Historical setting: 589 C.E. Reims to Châlons
I know Bishop Gregory is not one to use his high ecclesiastical office to make political accusations, but in his secular writings, like the “History of the Franks” for example, he might float rumors supporting his own grudges. All these twisty tales of kings and bishops settling with the dusts of Gaul in the ruins of Rome could be completely ignored by an Irish father, a foreigner to these shores. Columbanus came here for his wilderness pilgrimage. He was seeking desolation and solitude. But, unknown to the father, Columbanus’s journey might have turned political when he and his followers stopped to ask permission from King Guntram to establish an isolated community for his little band of Irish monks. Now it is obvious this so-called, “wilderness” that seemed to belong to no one is really the heartland of Gaul with roads and bridges, rivers and cities and overlapping boundaries of three kingdoms of the Merovingians. Here boundaries are usually settled by annihilating warfare, assassinations and atrocity.
I can see here what happened. The humble, but well-spoken father from the Celtic islands took his request to the King, and Guntram graciously offered him the Roman Ruin of a fort in the Vosges mountains. The desert father saw it as a wilderness. The king saw it as a far away, hard to reach borderland he wished to secure because it pushes into the kingdom of Austrasia. So here I am delivering the father’s kind letters to a bevy of power hungry bishops in the midst of it all trying to reconcile details of tonsure style and the choice for an Easter date.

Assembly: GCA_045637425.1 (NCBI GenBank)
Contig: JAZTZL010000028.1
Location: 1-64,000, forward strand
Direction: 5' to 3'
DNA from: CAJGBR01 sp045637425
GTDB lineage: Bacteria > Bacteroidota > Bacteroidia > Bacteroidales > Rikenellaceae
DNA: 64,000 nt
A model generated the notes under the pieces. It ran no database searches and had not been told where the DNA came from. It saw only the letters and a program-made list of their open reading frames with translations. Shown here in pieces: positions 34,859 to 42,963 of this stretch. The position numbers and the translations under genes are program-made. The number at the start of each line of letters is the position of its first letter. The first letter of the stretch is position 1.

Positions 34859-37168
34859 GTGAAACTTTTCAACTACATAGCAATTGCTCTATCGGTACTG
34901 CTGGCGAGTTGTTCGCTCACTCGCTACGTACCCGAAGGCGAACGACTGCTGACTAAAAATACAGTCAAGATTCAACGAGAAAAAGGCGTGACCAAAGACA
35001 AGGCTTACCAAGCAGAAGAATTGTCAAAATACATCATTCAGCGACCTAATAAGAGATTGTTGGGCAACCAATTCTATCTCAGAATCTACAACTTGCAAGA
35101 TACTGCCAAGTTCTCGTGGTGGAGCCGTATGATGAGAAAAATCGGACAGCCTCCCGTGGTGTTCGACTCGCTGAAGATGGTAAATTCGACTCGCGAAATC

Our Journey to Reims has nothing for Ana’s quest, and my simple task of handing a letter to the bishop was hardly successful either. But we’ve learned a bit more about the nature of this place.
We are heading to the last stop on the iron seller’s map, Châlons.
From there we will go on as best as we can find our way with no map. From Sens we will be but a day’s ride to the headwaters of the Loire.
This leg of our journey will take us a few days and will have less of the aristocratic accommodations like city inns, so we prepare by purchasing some oats and several loaves of barley bread to accompany our foraging through an ironically well-populated “wilderness.”
(Continues Tuesday, July 26)